Now, I wasn't going to take a photo of me using the potty for the first time in that dang dress after asking my husband to move out and then filing for divorce, but you get the idea. 
The truth is I walked around my house like a caged animal for awhile not knowing what to do.
  I worked out, prayed, cried, listened to music, played basketball with my son, wrote so many dang journals I could invest in a paper company and retire. I continued therapy that I affectionately called "torture sessions," in the beginning. None was enough. I needed to find my own way to heal.
  I wallowed and I hated myself for doing it. I didn't want to be sad anymore. I didn't want my children to see me like this.
This is not who I am. But who am I? I was once bubbly, artistic, a writer, a force. I had to find myself again but didn't know how or where to start looking for me again.
  Consumed by my own thoughts of the past, I thought about my wedding dress in the attic sealed and boxed for my daughters to wear. Why would they want to wear a dress from a failed marriage? 

Why keep it?
Yes, why keep it?  

  Then it literally hit me. What if I haul my butt up to the attic, pull that dang dress out and take pictures of me in it as I dance into this new phase of my life? All of a sudden sadness was replaced by excitement. I gathered my kids on the couch and joyfully told them my idea. Just so you know, my kids are well aware that I am a bit on the quirky, artsy side, so they didn't balk at the idea one bit. "OK mom," they said and then scuttled off to text, play video games, and read.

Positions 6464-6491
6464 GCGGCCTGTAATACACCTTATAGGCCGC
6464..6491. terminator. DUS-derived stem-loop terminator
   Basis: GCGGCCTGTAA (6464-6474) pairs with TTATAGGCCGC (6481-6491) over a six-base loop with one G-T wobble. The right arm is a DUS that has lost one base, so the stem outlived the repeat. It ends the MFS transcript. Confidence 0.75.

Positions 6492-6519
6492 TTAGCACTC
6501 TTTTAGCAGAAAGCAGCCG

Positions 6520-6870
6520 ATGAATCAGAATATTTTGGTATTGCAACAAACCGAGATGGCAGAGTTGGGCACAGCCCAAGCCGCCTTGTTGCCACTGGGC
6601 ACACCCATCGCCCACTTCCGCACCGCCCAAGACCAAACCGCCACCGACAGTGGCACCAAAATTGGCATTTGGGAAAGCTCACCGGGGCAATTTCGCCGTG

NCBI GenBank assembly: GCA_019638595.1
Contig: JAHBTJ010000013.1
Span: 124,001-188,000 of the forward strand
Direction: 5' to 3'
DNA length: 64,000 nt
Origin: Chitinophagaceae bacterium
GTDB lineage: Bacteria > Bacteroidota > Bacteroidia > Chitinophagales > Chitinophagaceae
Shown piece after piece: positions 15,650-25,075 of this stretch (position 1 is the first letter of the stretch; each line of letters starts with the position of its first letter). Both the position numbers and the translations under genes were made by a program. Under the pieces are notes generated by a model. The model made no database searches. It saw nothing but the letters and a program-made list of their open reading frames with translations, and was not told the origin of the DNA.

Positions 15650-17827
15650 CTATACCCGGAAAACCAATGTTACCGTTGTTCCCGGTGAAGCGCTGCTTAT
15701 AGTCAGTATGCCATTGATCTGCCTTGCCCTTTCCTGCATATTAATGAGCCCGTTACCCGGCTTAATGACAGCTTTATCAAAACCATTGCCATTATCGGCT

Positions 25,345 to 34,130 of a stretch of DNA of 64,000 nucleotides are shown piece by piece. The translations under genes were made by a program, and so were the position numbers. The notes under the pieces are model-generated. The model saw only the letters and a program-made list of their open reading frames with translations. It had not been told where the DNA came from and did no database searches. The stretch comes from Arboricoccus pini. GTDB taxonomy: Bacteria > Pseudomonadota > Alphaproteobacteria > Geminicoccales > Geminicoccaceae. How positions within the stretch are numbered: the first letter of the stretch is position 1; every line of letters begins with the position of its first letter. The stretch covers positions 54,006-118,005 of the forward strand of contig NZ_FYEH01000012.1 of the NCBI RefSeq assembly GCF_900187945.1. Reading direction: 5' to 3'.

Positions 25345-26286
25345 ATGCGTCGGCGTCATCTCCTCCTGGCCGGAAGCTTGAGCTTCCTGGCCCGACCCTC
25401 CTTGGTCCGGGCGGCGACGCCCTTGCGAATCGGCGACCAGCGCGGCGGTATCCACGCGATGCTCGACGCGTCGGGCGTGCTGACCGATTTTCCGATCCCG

In the furnace that is known as Texas in July, I hauled that ladder up the stairs to the attic sweating like a pig as I threw that wedding dress box on the floor. I noticed "Acid Neutral" was written on the glitzy gold box. Didn't know what that meant, so thanked God for Google.
Acid Neutral is when the acidity from paper products is removed so wedding dresses don't yellow over time sitting in that box. It creates pH balance. Just like my life moving forward, I am achieving balance. Only months after completing the full project, I realized green is the color on the pH scale that equals neutral. Green is growth. Green is life. It has always been my favorite color.
       The Acid Neutral Art project is a culmination of photo, song, art, and poetry of an emerging, growing life into the unknown. Just like art, life is all in perspective. You can see a Jackson Pollack as total crap, or you can gaze on it for hours and find meaning in it. You can create new paintings of your own and reinvent yourself with each stroke of a paintbrush on a canvas.
  I have decided to paint in brilliant hues, in life, in rich fulfilling meaning splashed with color. I refuse to let life paint me or leave me blank or muted or devoid of purpose or worth. Besides, what’s fun about being ordinary? It’s just so ordinary.
 I am artistic. I consider myself a solo artist, not divorced. I am moving forward in all the color, glory, and love as the universe intended.